FRANKFORT – When it comes to the public’s safety and well-being, consumer protection may not always grab the headlines, but that doesn’t diminish its importance.
It was the key theme last week in the Kentucky House, which moved forward not one but four bills touching on this issue.
On Tuesday, for example, the House overwhelmingly approved a bill that would regulate ziplines, an increasingly popular recreational activity. These aerial rides and tours are a fast-growing business, especially in the field of adventure tourism, but there is a need to make sure that all of them meet basic safety standards. House Bill 38 would do that by putting their regulation under the Department of Agriculture, which has long had oversight of amusement park rides.
On Friday, the House approved legislation that would restore the legislative intent of a 2012 law designed to protect beneficiaries of life insurance policies.
Four years ago, the General Assembly called on companies issuing these policies to do more to determine if the person who bought them had died. Many families don’t know a loved one had life insurance, especially if the policy was a relatively small one bought years earlier.
A legal challenge questioned whether this law could be applied retroactively to policies, and the Kentucky Court of Appeals ruled that since the General Assembly did not specify that intent, the law could only apply to policies bought after the law went into effect.
The Kentucky Supreme Court was scheduled to hear the case, but Governor Bevin’s administration chose not to pursue it. Attorney General Andy Beshear is seeking to take over, but in the meantime, House Bill 408 would codify the law’s original intent, making the case moot. Without this bill, or a favorable court ruling, many families may be denied potentially thousands of dollars they are rightfully owed.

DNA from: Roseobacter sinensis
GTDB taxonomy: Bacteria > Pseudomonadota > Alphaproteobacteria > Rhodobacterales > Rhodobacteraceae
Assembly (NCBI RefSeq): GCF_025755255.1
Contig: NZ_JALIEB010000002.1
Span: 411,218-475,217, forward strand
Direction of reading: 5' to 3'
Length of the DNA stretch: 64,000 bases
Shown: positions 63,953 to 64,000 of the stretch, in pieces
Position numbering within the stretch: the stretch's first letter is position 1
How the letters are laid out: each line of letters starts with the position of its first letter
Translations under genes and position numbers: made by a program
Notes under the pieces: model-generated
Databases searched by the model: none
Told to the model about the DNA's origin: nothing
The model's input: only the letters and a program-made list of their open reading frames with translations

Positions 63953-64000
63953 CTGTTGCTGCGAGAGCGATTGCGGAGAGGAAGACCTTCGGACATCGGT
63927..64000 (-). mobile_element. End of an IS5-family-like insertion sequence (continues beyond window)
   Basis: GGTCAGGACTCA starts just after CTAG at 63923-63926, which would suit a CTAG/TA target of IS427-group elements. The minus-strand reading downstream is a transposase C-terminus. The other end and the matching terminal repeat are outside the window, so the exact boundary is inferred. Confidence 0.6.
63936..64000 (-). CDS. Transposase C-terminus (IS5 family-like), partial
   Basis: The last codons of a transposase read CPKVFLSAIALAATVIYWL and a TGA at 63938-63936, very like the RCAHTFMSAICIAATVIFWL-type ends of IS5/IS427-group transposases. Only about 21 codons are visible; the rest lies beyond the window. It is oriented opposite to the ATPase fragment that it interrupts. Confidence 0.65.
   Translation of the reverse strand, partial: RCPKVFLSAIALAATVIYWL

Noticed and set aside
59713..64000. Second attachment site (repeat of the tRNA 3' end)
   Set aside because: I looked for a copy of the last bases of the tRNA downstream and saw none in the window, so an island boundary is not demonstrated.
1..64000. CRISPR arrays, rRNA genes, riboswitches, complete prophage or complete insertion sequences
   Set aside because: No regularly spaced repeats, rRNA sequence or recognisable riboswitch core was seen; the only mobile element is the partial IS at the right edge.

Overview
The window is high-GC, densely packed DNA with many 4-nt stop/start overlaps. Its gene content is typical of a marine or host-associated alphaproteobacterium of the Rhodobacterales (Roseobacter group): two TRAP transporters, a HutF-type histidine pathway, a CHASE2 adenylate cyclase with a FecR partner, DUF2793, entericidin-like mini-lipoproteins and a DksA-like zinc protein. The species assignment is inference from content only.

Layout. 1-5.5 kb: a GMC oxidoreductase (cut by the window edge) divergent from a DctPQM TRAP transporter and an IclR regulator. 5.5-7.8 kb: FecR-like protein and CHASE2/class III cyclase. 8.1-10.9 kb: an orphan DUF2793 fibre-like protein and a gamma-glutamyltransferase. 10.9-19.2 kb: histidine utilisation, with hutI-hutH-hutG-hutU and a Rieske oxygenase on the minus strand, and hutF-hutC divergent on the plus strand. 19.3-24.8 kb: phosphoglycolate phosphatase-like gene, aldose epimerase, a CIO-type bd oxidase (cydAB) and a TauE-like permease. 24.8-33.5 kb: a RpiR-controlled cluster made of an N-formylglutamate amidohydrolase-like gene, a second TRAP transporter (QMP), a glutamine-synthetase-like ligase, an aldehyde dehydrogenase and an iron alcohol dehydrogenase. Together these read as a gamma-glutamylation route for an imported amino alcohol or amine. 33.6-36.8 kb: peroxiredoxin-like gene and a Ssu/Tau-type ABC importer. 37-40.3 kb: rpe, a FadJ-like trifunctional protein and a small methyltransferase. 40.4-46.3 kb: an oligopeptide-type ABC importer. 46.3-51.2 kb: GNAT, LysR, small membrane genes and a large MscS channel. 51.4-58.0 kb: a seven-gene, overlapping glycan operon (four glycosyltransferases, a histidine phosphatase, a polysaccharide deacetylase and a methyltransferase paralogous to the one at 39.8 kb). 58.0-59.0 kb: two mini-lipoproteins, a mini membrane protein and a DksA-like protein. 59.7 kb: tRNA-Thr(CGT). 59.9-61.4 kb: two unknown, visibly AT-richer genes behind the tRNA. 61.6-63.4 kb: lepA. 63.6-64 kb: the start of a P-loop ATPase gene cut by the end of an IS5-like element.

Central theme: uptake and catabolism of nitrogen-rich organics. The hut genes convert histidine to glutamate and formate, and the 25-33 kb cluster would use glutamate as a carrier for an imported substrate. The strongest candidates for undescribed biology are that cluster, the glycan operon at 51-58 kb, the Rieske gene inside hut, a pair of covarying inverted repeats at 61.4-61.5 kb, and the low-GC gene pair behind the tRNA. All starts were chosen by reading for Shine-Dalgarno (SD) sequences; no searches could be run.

Earlier in the week, the House Licensing and Occupations Committee approved House Bill 366, which would give the Attorney General’s office more authority to go after fly-by-night roofing companies that deceive their customers. The bill’s sponsor noted that this type of fraud is among the leading complaints the Better Business Bureau receives.
While House Bill 120 is not quite a consumer-protection measure, the House voted 87-3 on Thursday to approve the legislation, which would establish new legal limits for what was undoubtedly one of the more popular Christmas gifts last year: drones. While they are often viewed as a toy, the reality is that, especially with the higher-end models, drones can be much more.
This bill would establish some reasonable limits and penalties when the drones are used to harass, to improperly spy on others or to help burglars or thieves. These charges would be in addition to any others that may be brought, but the bill has no impact on otherwise lawful use of drones.
As the General Assembly enters the final third of the legislative session this week, the House Appropriations and Revenue Committee is nearing the end of its review of the governor’s proposed two-year budget.
What we are hearing is serious concern about the negative impact that the recommended 9 percent cut could have on affected agencies. Chief Justice John Minton said that applying equivalent cuts for the remainder of this fiscal year could cause the courts to close for up to three weeks before the end of June.
Kentucky State University’s president, meanwhile, has warned of potentially drastic measures for his school, and other university presidents noted that their state dollars have already declined by 16 percent since 2008.
While per-pupil funding for elementary and secondary school students would be flat-lined for the next two years, other school programs would be negatively affected as well. School officials say a cumulative cut of $90 million between now and the end of the next budget cycle would lead to reductions in our family resource and youth services centers; career and technical education programs; school safety; and professional development.
The House is expected to vote on its budget within the next week or two. The Senate, which has been reviewing the budget as well, will then vote on its version, and leaders from both chambers will work on a compromise that, once it clears the General Assembly, will be sent to the governor toward the end of March.
Many of you have already reached out to let me know your thoughts about the budget or other bills now being considered. If you have not done that, but would like to, you can reach me by addressing letters to Room 366B, Capitol Annex, 702 Capitol Avenue, Frankfort, KY 40601; or you can email me at [email protected].
To leave a message for me or for any legislator by phone, please call 800-372-7181. For those with a hearing impairment, the number is 800-896-0305.
I hope to hear from you soon.